5. Your comparison, to feeling like a rodent always on the lookout, was neat. How you can survive in that atmosphere is amazing? I suppose one gets used to the situation and adjusts, but its got to be extra hard for a thinking person.

    1. I used to live that way when I was in Venezuela. But I never ever let down on my edginess. My main problem was getting my family to up their game to a high enough level. Quite a few times I had to get into a fight with them because I refused to stop at a given place, wouldn't wait for friends being picked up even if they were only one block away, forced them to reverse directions, cross streets, enter stores they didn't like, sit at inconvenient tables near the rear of the restaurant, made them abandon routines, go late, changed routes at random, etc.

      By the way, I carried two wallets, two phones. The wallet I was willing to give up had old expired credit cards, and fake IDs. The phone to be stolen was an ok prepaid Nokia. And I carried $200 in USD to make sure they didn't get pissed off. But I never did get approached or robbed. I guess I was lucky.

  6. Glad you are unharmed.

  7. This comment has been removed by a blog administrator.

    1. Please, repeat your interesting comment without any personal data. Thank you.

  8. I have a simple question. Why the HELL are you still there? Aren't you a dual citizen? Come back to the U.S.

    1. Why do anonymous and unknown see emigration as an easy option? It is not.

      There are myriad of reasons why one must stay until the bitter end. One, for me, is that the SO has all his family here, in particular a relative he must take care of. Also, at my age, where am I going to start again? I need to wait a few more years until I can retire in France. Yes, I am dual citizen but of France, not the US. Amen of the SO who does not speak english and could not start any job unless full health coverage is offered, without pre existing. Then again courtesy of Obama we could maybe work out something there, as long as Hillary is elected.

    2. Anonymous11:37 PM

      France not the US ... whoosh we dodged a bullet.

    3. "courtesy of Obama we could maybe work out something there".

      Spoken like any good chavista waiting for a handout from the dear leader.

      What do you expect from Obama? Do you think the United States is run like your Venezuela, or you want it to be because it would be convenient for you?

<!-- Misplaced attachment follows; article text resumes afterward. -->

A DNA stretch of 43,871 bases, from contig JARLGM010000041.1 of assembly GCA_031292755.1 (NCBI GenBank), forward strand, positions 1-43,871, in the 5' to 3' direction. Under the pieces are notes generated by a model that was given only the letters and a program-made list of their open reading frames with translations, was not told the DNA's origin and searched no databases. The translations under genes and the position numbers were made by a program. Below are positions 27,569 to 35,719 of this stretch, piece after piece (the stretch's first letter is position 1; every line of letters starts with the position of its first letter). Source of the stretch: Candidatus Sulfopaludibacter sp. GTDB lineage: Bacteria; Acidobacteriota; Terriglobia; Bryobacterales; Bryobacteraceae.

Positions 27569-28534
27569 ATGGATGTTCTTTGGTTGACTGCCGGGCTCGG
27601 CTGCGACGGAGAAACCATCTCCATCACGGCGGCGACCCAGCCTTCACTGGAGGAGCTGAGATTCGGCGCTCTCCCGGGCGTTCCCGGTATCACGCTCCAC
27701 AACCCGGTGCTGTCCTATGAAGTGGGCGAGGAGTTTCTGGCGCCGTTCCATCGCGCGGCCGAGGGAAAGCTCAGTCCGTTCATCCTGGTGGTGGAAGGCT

4. Anita if you followed Daniel's blog you would understand, but if just tuning in for a quick read you do not. Daniel is an entrepreneur not a Chavista, but your tone and chastising of him would suggest you are a Trumper, who would have gladly stolen 300+ billion as Chavez regime did under the cover of pretending to care for the poor.

    5. Anita5:32 AM

      "you are a Trumper, who would have gladly stolen +300 billion ..."

      What are you talking about? Where did I mention Trump? Why are you comparing Trump with Chavez? This is incoherent and you probably think you are very smart. Keep watching MSNBC, thank g.d you are in canada, please stay there.

    6. Anita

      Whoever you are, you are I'll informed and do not know how to read properly.

      My S.O. has a deadly cancer and only through Obamacare as a political refugee we could consider going to the US. We would certainly not go there to hang out with people of your ilk. So be assured we will not go there to suck your precious tax dollars unless we had no other option, for as much as I personally love the US.

    7. Anita, I thought my points were quit clear and didn't need explaining. However, your hostility towards Daniel and touchiness over Trump suggests you have issues, so I will leave you alone.

    8. Anita5:56 PM

      Of course you would consider going to the US to get the best health care for free, who wouldn't????

      And who do you think would be paying for your "free" healthcare? People of my "ilk", that's who!

      You are welcome.

      Political refugee my ass. A political refugee flees to the nearest safe country but you pick the country that would give you the best goodies. And then you ruin it.

      If this is not the thinking of your typical chabestia

    9. Anita

      You definitely have deficient reading skills. Since you need things spelled out, when I will be forced to leave Venezuela it will for France for which I hold a passport, and which is less encumbered with assholes like you.

    10. Anita2:55 PM

      I come back from sending the kids off to camp in New Hampshire, beautiful morning, all is quiet and I'm alone having a nice cup of coffee, just Folgers French Roast nothing fancy, start browsing reading primarily about Brexit and then I find myself called an a**hole and accused of deficient reading skills.

      For what?

      For reading the following "...through Obamacare as a political refugee we could consider going to the US.".

      Did I read that incorrectly? It is still there in black and white a couple of posts up.
      Yes! you also said you would go to France because you already have a passport, but you said you would consider coming to the US, didn't you?

      So if you come to the US on the phony excuse of "political asylum", to get Obamacare with a serious pre-existing condition you will be -as you so delicately put it- be "sucking my precious tax dollars".

      You know why? Because you are going to be put on MedicAid and pay next to nothing for very expensive treatments and you will be taking out a lot more than you will ever put into the US system.

      You would be coming here to take advantage of the system. That is what I mean when I say that your actions are identical to the actions of a typical chavista: take advantage of the system any way you can.

      It doesn't seem to matter to you if millions like you eventually wreck the system, but it matters to me.

      Look I am really sorry about your situation, you must be stressed out as you "scrounge for your next meal" as Dylan would say, so about that insult?, let's just forget it.